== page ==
By the way, Lukin’s name in this respect is important because in 2007 he founded Russian-American Round Table of democracy and human rights issues together with Jessica Mathews who was the official author of the idea of the Euro-Atlantic Security Initiative and the president of the Carnegie Endowment for International Peace.

Meanwhile, various people became participants of the Euro-Atlantic Security Initiative. Not only the architects of the US “Reset Policy” (that was initiated by Kissinger and Primakov) – former US Senator Sam Nunn, the country’s retired general Charles G. Boyd, but many Europeans as well – the former German defense Minister Volker Ruhe, the country’s former deputy foreign minister, current head of the Munich security Conference Wolfgang Ischinger, the former British Minister of Defence Desmond Brown, former Turkish Minister of foreign affairs Hikmet Cetin, and lots of other former high-ranking European politicians and diplomats (in the context of Boisto group we should note Finnish diplomat Rene Nyberg ) as well as industry representatives.

The interesting thing is that, for example, one particular participant in the Euro-Atlantic Security Initiative – Olexander Chaly, who is the former Ukrainian deputy Minister of Foreign Affairs, published his peace plan in the website of the Russian International Affairs Council’s (that is related to Primakov) journal “Rosija v globalnoj politikie”. The plan in many ways resembled Lavrov’s peace plan that was published on March 14 after the meeting with US Secretaty of State John Kerry.

Meanwhile, in May this year, after the intensive international behind-the-scenes negotiations and finally reaching public Putin’s disapproval of Donetsk’s referendums and not recognizing their results, another participant in the project – Ischinger – was appointed the OSCE’s mediator of the negotiations between Ukraine’s government and Donbass’s separatists. However, he resigned from the position without reaching any tangible results. Nevertheless, diplomatic sources state that Ischinger has also worked behind the scenes of the Boisto group’s negotiations, despite the fact that he is neither Russian, nor American.

In the meantime, Carnegie Endowment for International Peace, that was the initiator of the Euro-Atlantic Security Initiative, became one of the main partners of Boisto’s group from US’s side.

All these connections and created structures of Primakov (who has been controlling Russian foreign policy for many years) and his clan are listed here not to spread conspiracy theories about the allegedly existing Munich’s or Yalta’s agreements. But one thing is obvious – the “Russian engagement strategy” that is prevailing in the West has led to various initiatives of strengthening collaboration and security with people from the same environment in Russia.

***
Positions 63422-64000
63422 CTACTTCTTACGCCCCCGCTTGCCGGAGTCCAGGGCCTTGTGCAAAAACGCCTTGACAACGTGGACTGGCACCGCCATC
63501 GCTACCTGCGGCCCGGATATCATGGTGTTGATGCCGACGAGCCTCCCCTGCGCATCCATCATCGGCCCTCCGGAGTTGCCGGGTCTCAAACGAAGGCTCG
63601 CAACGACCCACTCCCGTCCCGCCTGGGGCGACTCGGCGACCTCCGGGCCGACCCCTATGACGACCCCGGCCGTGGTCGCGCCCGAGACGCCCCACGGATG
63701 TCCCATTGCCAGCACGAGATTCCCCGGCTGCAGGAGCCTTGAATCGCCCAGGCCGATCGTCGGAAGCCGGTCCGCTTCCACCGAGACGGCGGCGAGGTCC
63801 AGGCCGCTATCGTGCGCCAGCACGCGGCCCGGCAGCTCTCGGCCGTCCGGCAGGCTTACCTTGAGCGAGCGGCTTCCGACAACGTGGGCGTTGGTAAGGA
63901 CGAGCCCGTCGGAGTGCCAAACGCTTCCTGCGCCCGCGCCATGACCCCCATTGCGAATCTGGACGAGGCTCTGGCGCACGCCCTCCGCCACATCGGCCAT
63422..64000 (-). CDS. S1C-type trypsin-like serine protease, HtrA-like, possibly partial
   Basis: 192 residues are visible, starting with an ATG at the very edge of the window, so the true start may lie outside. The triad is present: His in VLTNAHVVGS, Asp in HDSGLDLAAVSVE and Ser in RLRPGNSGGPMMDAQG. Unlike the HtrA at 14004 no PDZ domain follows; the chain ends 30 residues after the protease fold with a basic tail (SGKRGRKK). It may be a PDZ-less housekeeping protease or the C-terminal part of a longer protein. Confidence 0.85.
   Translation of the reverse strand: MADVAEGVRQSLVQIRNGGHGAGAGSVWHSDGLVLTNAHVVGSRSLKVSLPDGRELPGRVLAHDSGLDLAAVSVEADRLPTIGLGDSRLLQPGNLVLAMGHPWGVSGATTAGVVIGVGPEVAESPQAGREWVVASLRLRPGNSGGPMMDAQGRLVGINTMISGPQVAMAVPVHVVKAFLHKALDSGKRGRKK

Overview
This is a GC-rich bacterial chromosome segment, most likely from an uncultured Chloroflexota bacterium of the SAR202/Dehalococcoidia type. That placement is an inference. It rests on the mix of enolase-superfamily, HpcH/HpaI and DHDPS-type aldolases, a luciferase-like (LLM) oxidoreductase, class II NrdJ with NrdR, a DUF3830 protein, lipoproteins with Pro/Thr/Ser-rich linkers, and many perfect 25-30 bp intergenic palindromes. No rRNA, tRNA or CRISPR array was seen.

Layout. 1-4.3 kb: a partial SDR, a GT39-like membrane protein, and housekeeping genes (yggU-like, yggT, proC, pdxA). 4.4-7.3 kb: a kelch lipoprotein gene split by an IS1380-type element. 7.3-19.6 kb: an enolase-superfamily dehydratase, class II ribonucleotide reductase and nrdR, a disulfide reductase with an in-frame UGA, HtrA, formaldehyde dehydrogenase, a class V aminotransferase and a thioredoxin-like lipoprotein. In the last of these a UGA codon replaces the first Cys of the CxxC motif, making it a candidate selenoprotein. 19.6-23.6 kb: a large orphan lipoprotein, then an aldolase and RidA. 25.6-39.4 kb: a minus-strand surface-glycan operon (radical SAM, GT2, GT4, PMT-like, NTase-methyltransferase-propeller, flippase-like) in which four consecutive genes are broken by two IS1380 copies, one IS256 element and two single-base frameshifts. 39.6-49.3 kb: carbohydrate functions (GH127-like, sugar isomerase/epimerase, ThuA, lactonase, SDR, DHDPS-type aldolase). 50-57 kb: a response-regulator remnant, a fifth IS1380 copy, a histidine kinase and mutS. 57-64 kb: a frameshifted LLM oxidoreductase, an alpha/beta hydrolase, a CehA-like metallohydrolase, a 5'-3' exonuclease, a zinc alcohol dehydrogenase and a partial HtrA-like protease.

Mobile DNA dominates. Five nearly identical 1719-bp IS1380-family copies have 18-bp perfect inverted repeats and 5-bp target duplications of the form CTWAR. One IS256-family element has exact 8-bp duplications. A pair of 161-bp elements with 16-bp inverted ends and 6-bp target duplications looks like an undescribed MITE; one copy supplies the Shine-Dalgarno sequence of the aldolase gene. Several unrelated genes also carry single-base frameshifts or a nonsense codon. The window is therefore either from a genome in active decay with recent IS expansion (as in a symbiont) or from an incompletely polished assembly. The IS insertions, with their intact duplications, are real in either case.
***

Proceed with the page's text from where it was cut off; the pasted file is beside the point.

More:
Many of them to this day are considered successful (maybe except for “Reset Policy”). But it in no way prevented the Georgian war, Crimean annexation or the further Russian aggression in Donbass

In this case it is not important whether Primakov’s clan was always directly involved into destroying Europe’s security that was being created by the said initiatives. More important is that these initiatives failed, while Primakov’s clan reach a significant part of its plans.

Is Primakov’s doctrine forgotten?

Primakov’s ideological attitudes were not only familiar to the West but very well examined in 1997-2000 – before Putin came to power. I will only present the header of certain analysis which reflects (eloquently enough) how Primakov’s foreign policy and his doctrine were seen back then. Thought never clearly described in one document, it was seemingly rather clear to the West.

“Primakov’s Doctrine: Russia’s zero-sum game with the United States” – the eloquent title was chosen by Ariel Cohen, a famous US analyst on Russian affairs, for his analysis in December 1997. Primakov’s eurasian idea of confronting US was not a secret to anyone, though today the idea of Eurasia is usually linked to Dugin and his comrades, or Putin himself.

By the way, Primakov’s ideas stretched far beyond those of Dugin. The Russian foreign minister (Primakov held the post at the time) suggested to form a union of Russia, China and India – only to overcome US’s dominance in the world. The infamous Primakov’s “turning the plane around over the Atlantic ocean when he was flying to US and decided to protest against the bombing of Yugoslavia” in 1999 also cannot be seen as an example of collaboration with the West.

Since the start of the Arab Spring Primakov explained that these are the revolutions organized by US and its secret service CIA. He repeated it many times about Yanuhovich’s elimination and US’s alleged conspiracy against Russia. In this respect, Primakov’s rhetorics are not much different from that of Dugin or Rogozin. And we can go on and on with the obvious signs that clearly show Primakov’s international attitudes.

But is it worth it? Especially knowing that the close cooperation of Primakov’s clan with the US and Europe in terms of security policy did not prevent the war in Georgia or the aggression in Ukraine. Together with other clans Primakov agreed to the annexation of Crimea, and even publicly declared it. So what can be expected from the current Kissinger-Primakov peace plan in Ukraine, even if it will be implemented? New Russian aggression after a couple of years?

This foreign policy architect, who has enchanted many people in the West, will do everything it takes to “stop US’s expansion” again when Russia is even stronger and collaboration with the West – no longer crucial. Wouldn’t it appear that with current peace initiatives in Ukraine Russia simply lures the West into the trap instead of acting bluntly as the clans of Rogozin, Chemezov ir Ivanov?

Marius Laurinavičius is senior analyst at the Vilnius-based Eastern Europe Studies Centre